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Thursday, August 11, 2011

Do our school and central leaders need to be comfortable with and engaged in the exploration of technology tools in learning?

I'm really trying to flesh out some biases I feel I have and may need to dismiss or try harder to address.

Do our school and central leaders need to be comfortable with and engaged in the exploration of technology tools in learning?
When (if ever) will it no longer be okay for our 3rd grade students to be more adept than the teacher, principal, director, etc?
Would that answer fly with other disciplines?
Is there a baseline of knowledge you should be able to demonstrate before leading a classroom, school, department, or district?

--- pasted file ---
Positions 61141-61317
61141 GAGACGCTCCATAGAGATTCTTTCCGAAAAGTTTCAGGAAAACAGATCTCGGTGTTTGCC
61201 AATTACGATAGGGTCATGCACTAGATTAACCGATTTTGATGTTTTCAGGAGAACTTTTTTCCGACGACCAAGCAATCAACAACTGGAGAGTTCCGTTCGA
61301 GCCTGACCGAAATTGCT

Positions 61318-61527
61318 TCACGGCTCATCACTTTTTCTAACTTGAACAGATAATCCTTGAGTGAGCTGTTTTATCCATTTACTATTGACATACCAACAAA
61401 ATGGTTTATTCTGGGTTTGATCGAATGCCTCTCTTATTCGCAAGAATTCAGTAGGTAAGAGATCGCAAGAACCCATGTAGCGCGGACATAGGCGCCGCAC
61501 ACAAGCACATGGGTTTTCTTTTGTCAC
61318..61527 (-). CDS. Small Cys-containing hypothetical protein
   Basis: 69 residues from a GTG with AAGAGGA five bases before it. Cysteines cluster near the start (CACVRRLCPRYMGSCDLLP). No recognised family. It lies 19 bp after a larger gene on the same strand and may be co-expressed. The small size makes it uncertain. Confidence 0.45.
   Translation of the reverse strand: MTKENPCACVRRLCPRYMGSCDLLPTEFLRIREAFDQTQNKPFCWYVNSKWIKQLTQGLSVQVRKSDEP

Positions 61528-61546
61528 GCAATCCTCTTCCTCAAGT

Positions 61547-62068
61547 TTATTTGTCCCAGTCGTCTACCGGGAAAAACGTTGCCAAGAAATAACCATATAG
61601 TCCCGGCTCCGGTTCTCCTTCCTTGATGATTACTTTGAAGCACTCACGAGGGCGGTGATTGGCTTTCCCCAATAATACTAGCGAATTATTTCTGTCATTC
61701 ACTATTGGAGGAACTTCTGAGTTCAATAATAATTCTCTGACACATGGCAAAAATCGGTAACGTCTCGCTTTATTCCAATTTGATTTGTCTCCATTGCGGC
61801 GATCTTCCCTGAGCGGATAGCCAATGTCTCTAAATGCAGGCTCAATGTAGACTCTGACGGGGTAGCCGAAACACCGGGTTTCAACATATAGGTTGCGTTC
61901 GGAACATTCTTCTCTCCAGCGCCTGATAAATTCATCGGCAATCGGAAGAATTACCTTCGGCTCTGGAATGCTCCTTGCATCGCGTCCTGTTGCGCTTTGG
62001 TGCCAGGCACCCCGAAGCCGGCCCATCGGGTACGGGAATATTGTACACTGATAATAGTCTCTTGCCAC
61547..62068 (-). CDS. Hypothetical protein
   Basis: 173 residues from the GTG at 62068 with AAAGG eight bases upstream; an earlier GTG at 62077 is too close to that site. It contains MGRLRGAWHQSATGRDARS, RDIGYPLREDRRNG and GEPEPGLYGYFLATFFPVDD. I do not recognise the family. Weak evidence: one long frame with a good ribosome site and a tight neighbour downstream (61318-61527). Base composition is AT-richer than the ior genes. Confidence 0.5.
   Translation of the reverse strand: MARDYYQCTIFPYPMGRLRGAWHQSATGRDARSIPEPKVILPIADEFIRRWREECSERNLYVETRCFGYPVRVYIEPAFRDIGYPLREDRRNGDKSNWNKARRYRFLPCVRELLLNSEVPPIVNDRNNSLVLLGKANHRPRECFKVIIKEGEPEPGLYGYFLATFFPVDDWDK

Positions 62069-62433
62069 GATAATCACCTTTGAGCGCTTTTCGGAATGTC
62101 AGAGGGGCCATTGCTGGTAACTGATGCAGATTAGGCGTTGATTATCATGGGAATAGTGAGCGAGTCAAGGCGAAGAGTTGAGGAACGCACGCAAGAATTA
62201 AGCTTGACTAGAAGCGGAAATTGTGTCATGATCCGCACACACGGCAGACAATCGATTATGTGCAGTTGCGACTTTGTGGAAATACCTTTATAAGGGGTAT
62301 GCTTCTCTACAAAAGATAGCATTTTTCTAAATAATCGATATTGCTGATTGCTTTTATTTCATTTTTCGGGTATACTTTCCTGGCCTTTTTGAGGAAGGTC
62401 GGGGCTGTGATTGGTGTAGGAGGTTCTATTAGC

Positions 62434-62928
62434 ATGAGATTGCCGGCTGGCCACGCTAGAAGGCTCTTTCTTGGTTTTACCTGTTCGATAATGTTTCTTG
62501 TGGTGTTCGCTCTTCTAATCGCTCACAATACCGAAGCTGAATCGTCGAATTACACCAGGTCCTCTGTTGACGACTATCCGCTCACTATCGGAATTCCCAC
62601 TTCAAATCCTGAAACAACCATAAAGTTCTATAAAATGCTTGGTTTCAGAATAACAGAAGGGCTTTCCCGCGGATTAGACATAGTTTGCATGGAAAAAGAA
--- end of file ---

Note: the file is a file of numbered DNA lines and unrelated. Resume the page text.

My biases tell me that most certainly this is not okay, but I'm not sure I'm right. Someone that I work closely with is brilliant, his expertise on coaching, and use of data to enrich instruction is tremendous. His technology skills are a gaping black hole in his toolbelt, but I'll take him leading us ANY DAY! 

As we all start to go back to our schools, take a look at yourself, your peers, your leader. Are you more prepared to teach and lead this generation of students and teachers than you were in June? What did you do differently? Did you spend time improving your craft? Were you establishing a baseline of technology skills? Did those worlds intertwine? Tell me how it went down, I'm a learner and a teacher and I want to understand.

The_networked_teacher_1

Posted via email from Michael Wacker's posterous

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